The Migration “Crisis” Is Not What It Seems: The Current Opportunity of Migration to the EU and Elsewhere


Migrants and refugees in the Greek island of Lesbos. File Photo: IOM/Amanda Nero

With the recent debate in Europe surrounding the AquariusNGO rescues at sea, and the steep increase in tragic deaths of migrants at sea in the past weeks, there has been a resurgence of discussion in the media and political arena about the so-called “migration crisis” and feelings about “invasions” of migrants. It is about time to restate the facts, recall the actual numbers, and reconsider the situation.

It is perfectly understandable that people in Europe and elsewhere would react to alarming messages. Yet, looking at the actual numbers regarding migration and labour forces in Europe and other global economies reveals a much less alarming situation. One way to address public worries about migration is to present the actual numbers.

Firstly, it should be more well-known that international migration has notsignificantly increased over the past few decades. International migration encompasses all migrants who cross a border with a view to establish themselves in another State, leaving their habitual place of residence, including all asylum seekers and refugees. In 2000, international migrants made up 2.8 percent of the world population. Today, international migrants comprise roughly 3.4 percent of the global world population. This means that the number of international migrants, the so-called migration ‘stock,’ has increased by only 1.4 percentage points over the last 20 years. So, while the number of international migrants has grown in absolute terms, notably because the world’s population itself has grown, migration as a share of the world’s population has actually increased only slightly. This remains true despite the raging conflicts, climate change, environmental degradation and other humanitarian crises plaguing the world.

Aging populations are putting a heightened burden on the workforce which is needed to fund the pensions, healthcare and social security for an unprecedented number of elderly dependents.


Syrian refugees crossing the Serbian-Croatian border. File Photo: Francesco Malavolta/IOM

Secondly, increased arrivals of migrants to Europe in the past few years are not unprecedented. It is rather the grimness of the situation and the perceived chaos surrounding those arrivals that are unprecedented: In 2015 alone, nearly 4000 migrants died in the Mediterranean en route to Europe. Although migrants’ arrivals to Europe exceeded one million in 2015 and 2016, a closer look shows that the net migration rate to the EU during those years closely mirrored the net migration rate of many years between 2000 and 2010. And, while the 2015 arrivals prompted panic at various levels, they equated to only about 0.002 percent of the total EU population.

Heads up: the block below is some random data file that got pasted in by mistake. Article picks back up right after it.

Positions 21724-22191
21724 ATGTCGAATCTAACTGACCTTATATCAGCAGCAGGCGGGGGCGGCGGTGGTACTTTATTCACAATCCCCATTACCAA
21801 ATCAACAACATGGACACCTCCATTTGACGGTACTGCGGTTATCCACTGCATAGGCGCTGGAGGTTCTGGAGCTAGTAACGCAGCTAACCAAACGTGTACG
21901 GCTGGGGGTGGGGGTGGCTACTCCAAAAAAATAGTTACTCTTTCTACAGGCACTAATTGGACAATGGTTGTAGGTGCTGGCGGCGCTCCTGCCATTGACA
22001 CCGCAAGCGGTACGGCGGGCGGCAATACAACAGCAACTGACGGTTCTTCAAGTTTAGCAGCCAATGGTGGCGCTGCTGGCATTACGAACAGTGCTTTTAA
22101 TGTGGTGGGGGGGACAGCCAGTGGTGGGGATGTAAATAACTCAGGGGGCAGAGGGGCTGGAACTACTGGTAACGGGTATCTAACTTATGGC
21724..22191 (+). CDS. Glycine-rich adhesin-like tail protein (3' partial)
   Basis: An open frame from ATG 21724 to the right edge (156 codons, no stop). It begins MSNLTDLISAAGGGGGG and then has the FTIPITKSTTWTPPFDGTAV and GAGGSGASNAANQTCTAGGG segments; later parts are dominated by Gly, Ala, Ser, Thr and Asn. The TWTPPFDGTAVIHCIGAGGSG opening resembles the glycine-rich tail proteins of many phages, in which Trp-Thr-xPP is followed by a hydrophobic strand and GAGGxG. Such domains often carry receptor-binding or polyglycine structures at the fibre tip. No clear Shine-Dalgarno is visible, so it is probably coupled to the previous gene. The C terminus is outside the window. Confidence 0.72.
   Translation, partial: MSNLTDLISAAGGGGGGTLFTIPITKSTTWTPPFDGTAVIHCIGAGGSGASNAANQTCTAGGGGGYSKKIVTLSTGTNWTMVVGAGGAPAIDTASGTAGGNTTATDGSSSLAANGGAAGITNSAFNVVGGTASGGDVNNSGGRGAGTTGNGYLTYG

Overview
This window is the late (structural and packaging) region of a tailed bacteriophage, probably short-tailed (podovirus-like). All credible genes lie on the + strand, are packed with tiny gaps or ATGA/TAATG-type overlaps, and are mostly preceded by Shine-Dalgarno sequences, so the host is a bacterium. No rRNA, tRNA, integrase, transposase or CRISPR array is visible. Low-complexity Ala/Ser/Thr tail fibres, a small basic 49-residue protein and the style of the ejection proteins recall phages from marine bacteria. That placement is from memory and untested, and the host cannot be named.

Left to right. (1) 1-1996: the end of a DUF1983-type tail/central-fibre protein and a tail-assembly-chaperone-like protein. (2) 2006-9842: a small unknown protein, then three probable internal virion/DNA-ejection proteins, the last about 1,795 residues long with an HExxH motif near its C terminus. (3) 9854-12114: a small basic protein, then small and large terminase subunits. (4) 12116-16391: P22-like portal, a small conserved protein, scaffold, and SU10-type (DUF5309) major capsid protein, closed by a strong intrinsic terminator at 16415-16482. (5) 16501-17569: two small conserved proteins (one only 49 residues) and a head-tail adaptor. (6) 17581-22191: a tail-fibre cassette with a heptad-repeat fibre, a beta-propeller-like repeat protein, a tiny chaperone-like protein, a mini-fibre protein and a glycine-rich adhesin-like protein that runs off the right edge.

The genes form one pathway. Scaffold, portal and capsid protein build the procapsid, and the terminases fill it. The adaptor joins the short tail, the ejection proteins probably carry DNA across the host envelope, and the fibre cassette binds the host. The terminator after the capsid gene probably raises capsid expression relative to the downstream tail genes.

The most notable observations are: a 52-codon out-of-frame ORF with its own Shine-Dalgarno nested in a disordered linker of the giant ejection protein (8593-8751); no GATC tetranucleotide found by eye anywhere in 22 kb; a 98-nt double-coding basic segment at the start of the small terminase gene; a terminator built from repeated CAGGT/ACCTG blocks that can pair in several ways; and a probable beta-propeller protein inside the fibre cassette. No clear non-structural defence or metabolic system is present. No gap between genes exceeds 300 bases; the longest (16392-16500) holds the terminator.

Meanwhile the size of the labor force is sharply decreasing in the EU. In 2010, Europe saw more workers retiring from the labour force than joining it for the first time in history. By 2020, many large global economies will experience labour shortages, including Canada, China, the Republic of Korea and the Russian Federation. By 2030, Europe should face a projected labour shortage of 8.3 million workers.

Further, aging populations are putting a heightened burden on the workforce which is needed to fund the pensions, healthcare and social security for an unprecedented number of elderly dependents.

As established and recognized in the newly minted Global Compact on Migration, migrants contribute significantly to the labour force, the flexibilityof labour markets, and the economic growth of host countries. Labour migration does not drive down wages when the labor market is properly regulated. In fact, the most prosperous cities and States in the world have higher levels of immigration. Immigrants often fill the positions that are less desirable, such as cleaning, farming, assembling and machine operation. Migrants also often fill gaps in fields like care work, including for the elderly and children.

In the near future, citizens from the EU as well as from other economic areas may find that, far from a crisis or a threat, migration can be a crucial asset, and a unique chance for economic and social stability. But to harness those benefits in respect of the rule of law and human dignity, opening additional legal labour migration channels is necessary.

Through the Global Compact on Migration, over 190 nations have validated the truth about the benefits of safe, orderly and regular migration. Our leaders must now communicate these positive realities to their public as we all move forward to realize the commitments made in this historic agreement.

This story was written by Anne Althaus and Amanda Brown, at the International Migration Law Unit, IOM Geneva.

IOM Director General Swing lauds “historic” Global Compact for Migration

The UN Migration Agency (IOM) on Friday, July 13, 2008, heralded the completion of the Global Compact for Migration (GCM) as an important milestone that will improve international cooperation on migration.


IOM Member State representatives burst into applause as historic Global Compact for Migration is finalized in New York. Photo: Rahma Gamil Soliman. IOM